Assemblog: January 18, 2013

Published on January 18th, 2013 in: Assemblog, Comedy, Feminism, Horror, Movies, Trailers, TV |

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Bates Motel

New this week on Popshifter:
J Howell likes the new Atoms For Peace single “Judge, Jury, and Executioner”; Cait raves about The Definitive Shoes Collection; JG Thirlwell gives us his Best Of 2012; Emily says John Cale will always be cool; Chelsea suggests Erin McKeown newbies check out her latest album Manifestra; I interview Resolution directors Justin Benson and Aaron Moorhead; give my Top Ten Picks for 2013 movies and the Sundance Film Festival; and discuss new music from Adam Ant, Iceage, and Suede.

Remember when I said I wasn’t going to talk about the Oscars? I didn’t lie, but I do want to talk about something Oscars-related (though technically, it’s just about awards in general).

Over the last few months, we’ve seen a lot of “Best Of” lists for movies. Some of these are even compiled and counted and used to determine the “Best Movie” announcement for a particular group or publication. In that way, they’re sort of like mini-awards ceremonies, except no one goes home with a gold statue.

As a result of these lists, some like to create what I think is an artificial distinction between “best” and “favorite.” Why do I say it’s an artificial distinction? It implies that something you like isn’t necessarily the best. If this was cod liver oil or Pilates or getting a blood test, I could understand. These things might be best for one’s health, but they won’t necessarily be your favorite activity.

We’re talking about movies, however. I understand and agree with those who have said that certain movies are great, but they never want to see them again. I’ve said this myself about Boys Don’t Cry. It was an amazing movie, but it was so upsetting that I don’t know if I could put myself through that emotional turmoil again.

Yet, if not wanting to rewatch Boys Don’t Cry again doesn’t mean it’s not the best movie, might it mean it’s not my favorite movie? Even if that were the case, separating movies into those categories implies that you’ve somehow been forced or pressured into naming one movie or another as the best, even if it wasn’t your favorite. Why would anyone do this?

Some critics have claimed that liking a movie doesn’t necessarily mean it’s a good movie. This makes a bit more sense. I like Tuff Turf a lot, but I fully understand that it’s not a very good movie. It has good aspects, but it’s not a quality film. It’s not a guilty pleasure, however; I don’t feel guilty about loving Tuff Turf.

So are critics who distinguish between best and favorite unable to like something without feeling guilty about it because it’s “supposed” to be bad? Or are they unable to distinguish because what they consider favorites aren’t what others consider to be best? My head is starting to hurt trying to make sense of all of this.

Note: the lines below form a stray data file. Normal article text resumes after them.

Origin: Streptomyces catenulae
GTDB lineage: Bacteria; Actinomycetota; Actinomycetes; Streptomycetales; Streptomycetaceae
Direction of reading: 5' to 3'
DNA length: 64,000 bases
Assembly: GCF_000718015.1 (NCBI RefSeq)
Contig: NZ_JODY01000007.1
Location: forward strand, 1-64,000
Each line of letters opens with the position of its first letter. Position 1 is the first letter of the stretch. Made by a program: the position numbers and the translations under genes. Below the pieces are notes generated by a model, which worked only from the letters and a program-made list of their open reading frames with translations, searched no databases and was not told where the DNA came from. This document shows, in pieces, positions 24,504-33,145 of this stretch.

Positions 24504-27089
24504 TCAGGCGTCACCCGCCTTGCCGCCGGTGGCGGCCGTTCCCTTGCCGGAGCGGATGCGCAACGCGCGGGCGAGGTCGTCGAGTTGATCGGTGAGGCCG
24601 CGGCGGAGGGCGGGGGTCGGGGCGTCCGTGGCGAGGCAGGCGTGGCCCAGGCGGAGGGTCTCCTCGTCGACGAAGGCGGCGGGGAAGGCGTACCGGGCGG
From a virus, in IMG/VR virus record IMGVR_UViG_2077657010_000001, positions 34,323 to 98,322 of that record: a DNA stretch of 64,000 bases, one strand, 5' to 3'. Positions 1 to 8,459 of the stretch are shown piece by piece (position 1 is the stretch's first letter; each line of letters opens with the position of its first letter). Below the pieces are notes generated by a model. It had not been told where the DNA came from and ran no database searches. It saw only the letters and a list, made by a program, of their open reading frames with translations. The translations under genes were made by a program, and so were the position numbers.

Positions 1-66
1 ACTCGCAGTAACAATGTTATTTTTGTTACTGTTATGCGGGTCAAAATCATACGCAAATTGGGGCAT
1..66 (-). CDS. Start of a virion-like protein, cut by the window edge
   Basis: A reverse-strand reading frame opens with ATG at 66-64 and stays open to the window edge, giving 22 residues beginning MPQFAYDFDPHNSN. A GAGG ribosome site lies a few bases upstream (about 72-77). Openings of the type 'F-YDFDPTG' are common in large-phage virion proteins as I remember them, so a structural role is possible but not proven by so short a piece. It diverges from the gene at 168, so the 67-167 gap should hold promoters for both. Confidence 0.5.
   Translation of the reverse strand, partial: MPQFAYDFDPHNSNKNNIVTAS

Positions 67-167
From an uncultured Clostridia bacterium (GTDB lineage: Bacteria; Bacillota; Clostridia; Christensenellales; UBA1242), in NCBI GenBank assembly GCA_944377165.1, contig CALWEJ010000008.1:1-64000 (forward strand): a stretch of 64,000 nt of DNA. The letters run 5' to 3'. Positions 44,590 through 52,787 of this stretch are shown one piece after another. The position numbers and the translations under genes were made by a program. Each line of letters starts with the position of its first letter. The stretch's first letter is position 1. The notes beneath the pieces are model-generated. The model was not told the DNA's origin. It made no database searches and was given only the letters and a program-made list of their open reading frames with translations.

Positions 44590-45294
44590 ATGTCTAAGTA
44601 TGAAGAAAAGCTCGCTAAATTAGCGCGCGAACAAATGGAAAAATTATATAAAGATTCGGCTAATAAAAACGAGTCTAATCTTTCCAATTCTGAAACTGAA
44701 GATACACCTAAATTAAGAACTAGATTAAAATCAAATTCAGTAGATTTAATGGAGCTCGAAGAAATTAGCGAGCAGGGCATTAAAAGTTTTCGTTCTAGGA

When you’re choosing the movies that you think deserve special recognition, it should not matter if they’re the best or your favorite. What should matter is if you think, based on your experience with film criticism and history, that these movies are the ones that are better than the other movies you saw in that year.

That’s just my opinion, though. I’d like to hear from other film critics out there. Is there a difference between best and favorite? If so, why?

Other things that interested me this week:

I haven’t been following the development of the new A&E series Bates Motel, but I’ve finally watched the teasers and now I’m interested. Fangoria has the initial, more obviously horror-themed teasers as well as three new, more mysterious ones. There’s also a great featurette on the show, whose cast includes Vera Farmiga, Freddie Highmore, and Nestor Carbonell.

Alfonso Cuarón’s Gravity is on my Must See list of 2013 and now it has a release date! /Film reports that, according to Box Office Mojo, Gravity will be released on October 4.

Dan Wohl has an outstanding post on The Mary Sue about eight women who should be the subject of historical TV series. It’s quite detailed and even includes casting suggestions. I would watch every single one of these shows if by some miracle they were to all exist.

Splitsider recently published a great interview with comedy writer Paula Pell, who has written for Saturday Night Live for 17 years and whose Twitter feed is amazing. Two things that we share common are: 1) we both had televisions in our rooms at a young age and would forgo sleep for watching TV and 2) we were both obsessed with watching The Jerry Lewis Telethon every year.

Less Lee Moore, Managing Editor

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